Just after Anne had started rewriting her diary, she and the other people in hiding were discovered and arrested by police officers on 4 August 1944.
The police also arrested two of the helpers. To this day, the reason for the police raid is not known.
Despite the raid, part of Anne’s writing was preserved: two other helpers took the documents before the Secret Annex was emptied by order of the Nazis.
5. Anne gets deported to the Auschwitz concentration camp for forced labour
Via the offices of the Sicherheitsdienst (the German security police), a prison in Amsterdam, and the Westerbork transit camp, the people from the Secret Annex were put on transport to the Auschwitz-Birkenau concentration and extermination camp.
The train journey took three days, during which Anne and over a thousand others were packed closely together in cattle wagons. There was little food and water and only a barrel for a toilet.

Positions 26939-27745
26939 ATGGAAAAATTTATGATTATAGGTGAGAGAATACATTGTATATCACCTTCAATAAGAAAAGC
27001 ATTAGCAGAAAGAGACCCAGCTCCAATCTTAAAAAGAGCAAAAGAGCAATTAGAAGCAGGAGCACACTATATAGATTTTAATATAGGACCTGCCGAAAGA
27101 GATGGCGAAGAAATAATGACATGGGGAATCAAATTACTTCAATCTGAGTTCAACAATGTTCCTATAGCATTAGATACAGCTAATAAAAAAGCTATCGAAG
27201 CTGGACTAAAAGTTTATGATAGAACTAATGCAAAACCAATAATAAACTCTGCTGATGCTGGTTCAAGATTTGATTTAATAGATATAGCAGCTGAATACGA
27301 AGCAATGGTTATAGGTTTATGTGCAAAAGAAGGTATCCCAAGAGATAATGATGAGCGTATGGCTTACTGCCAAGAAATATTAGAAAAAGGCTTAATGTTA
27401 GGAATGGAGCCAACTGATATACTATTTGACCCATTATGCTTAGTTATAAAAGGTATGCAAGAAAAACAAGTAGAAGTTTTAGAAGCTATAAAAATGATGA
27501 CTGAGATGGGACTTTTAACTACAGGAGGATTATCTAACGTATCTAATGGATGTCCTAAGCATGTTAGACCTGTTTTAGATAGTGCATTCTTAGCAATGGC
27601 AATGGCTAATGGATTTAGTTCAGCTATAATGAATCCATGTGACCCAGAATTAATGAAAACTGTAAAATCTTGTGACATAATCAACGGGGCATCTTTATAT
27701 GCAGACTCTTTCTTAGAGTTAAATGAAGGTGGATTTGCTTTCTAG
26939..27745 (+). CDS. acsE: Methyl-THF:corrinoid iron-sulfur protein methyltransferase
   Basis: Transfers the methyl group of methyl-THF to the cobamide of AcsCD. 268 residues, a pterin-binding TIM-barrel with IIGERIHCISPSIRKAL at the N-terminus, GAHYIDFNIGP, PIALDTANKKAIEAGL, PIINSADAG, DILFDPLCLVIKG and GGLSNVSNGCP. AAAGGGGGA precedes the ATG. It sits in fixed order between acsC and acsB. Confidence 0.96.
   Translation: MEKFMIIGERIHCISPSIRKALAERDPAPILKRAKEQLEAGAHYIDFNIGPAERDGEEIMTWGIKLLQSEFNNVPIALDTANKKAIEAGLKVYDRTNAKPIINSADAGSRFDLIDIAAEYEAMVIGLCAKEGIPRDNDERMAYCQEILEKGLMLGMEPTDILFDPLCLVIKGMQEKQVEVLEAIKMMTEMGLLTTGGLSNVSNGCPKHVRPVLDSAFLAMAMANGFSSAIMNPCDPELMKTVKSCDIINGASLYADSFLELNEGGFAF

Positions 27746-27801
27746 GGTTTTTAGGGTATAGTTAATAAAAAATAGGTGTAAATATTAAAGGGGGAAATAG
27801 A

Upon arrival at Auschwitz, Nazi doctors checked to see who would and who would not be able to do heavy forced labour.
Around 350 people from Anne’s transport were immediately taken to the gas chambers and murdered.
Anne, Margot and their mother were sent to the labour camp for women. Otto ended up in a camp for men.
4. Anne Franks’ father was the last surviving family member
Anne’s father, Otto Frank was found hospitalized at Auschwitz when it was liberated by Soviet troops on January 27, 1945. Anne’s mother had died in early January just before the evacuation of Auschwitz on January 18, 1945.
Friends who searched the hiding place at the Annex after the family’s capture later gave Otto Frank the papers left behind. Among them he found Anne’s diary, which was published as Anne Frank: The Diary of a Young Girl (originally in Dutch, 1947).